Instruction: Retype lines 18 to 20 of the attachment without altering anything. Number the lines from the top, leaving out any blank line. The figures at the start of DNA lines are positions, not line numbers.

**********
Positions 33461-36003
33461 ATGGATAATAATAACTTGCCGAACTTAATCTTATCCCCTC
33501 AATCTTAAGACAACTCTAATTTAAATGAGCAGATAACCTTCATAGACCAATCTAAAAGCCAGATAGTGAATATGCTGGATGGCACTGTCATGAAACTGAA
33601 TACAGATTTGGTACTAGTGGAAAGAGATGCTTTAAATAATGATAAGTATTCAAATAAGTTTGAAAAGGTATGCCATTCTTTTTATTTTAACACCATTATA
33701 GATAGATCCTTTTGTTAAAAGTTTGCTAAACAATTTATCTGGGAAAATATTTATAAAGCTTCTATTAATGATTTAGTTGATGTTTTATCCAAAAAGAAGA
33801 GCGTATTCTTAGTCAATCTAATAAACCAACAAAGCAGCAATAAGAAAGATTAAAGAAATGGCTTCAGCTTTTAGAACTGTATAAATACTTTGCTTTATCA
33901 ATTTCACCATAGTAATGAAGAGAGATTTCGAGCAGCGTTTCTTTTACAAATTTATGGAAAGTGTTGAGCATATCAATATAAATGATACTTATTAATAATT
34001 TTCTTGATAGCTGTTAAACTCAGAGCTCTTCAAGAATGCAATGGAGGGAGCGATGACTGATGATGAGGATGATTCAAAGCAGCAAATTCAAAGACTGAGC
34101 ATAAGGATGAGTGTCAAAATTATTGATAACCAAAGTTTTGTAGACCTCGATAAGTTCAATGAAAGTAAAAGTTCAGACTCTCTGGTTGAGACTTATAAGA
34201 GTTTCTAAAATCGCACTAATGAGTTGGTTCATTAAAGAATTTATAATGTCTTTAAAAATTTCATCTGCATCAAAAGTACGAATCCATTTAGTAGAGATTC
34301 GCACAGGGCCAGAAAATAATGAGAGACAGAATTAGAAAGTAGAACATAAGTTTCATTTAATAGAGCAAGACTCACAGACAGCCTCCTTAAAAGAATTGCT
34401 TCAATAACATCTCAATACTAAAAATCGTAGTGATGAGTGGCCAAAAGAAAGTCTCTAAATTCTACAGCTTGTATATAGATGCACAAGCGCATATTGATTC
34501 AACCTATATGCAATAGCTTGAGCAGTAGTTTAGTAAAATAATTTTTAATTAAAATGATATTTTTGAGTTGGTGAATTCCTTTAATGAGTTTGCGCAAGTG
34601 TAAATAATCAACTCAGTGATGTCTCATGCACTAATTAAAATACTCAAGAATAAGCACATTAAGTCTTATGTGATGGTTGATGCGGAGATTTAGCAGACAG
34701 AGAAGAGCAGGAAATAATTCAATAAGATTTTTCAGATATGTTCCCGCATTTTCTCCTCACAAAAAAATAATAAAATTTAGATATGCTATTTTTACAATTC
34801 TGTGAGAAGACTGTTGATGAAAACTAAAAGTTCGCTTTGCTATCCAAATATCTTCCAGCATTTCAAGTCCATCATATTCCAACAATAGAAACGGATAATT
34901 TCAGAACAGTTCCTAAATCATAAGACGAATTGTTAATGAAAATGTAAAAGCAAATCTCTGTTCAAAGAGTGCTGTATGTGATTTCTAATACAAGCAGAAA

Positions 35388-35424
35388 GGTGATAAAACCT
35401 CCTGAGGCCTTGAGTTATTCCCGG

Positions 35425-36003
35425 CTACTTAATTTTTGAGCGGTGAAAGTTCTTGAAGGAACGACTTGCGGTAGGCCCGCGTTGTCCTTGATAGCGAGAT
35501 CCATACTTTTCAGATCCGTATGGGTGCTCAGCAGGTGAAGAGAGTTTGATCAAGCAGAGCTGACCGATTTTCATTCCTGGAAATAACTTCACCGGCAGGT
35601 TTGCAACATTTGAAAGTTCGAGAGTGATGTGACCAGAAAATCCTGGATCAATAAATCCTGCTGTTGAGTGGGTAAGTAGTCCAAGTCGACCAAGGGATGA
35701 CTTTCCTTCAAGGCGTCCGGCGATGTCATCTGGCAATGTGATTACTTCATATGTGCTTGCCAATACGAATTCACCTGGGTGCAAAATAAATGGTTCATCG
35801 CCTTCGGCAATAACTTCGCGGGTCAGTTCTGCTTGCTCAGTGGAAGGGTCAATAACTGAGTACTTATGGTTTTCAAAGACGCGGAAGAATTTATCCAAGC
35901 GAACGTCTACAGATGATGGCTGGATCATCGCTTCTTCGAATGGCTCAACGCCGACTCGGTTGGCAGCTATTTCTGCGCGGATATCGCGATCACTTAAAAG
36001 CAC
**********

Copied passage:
Positions 35388-35424
35388 GGTGATAAAACCT
35401 CCTGAGGCCTTGAGTTATTCCCGG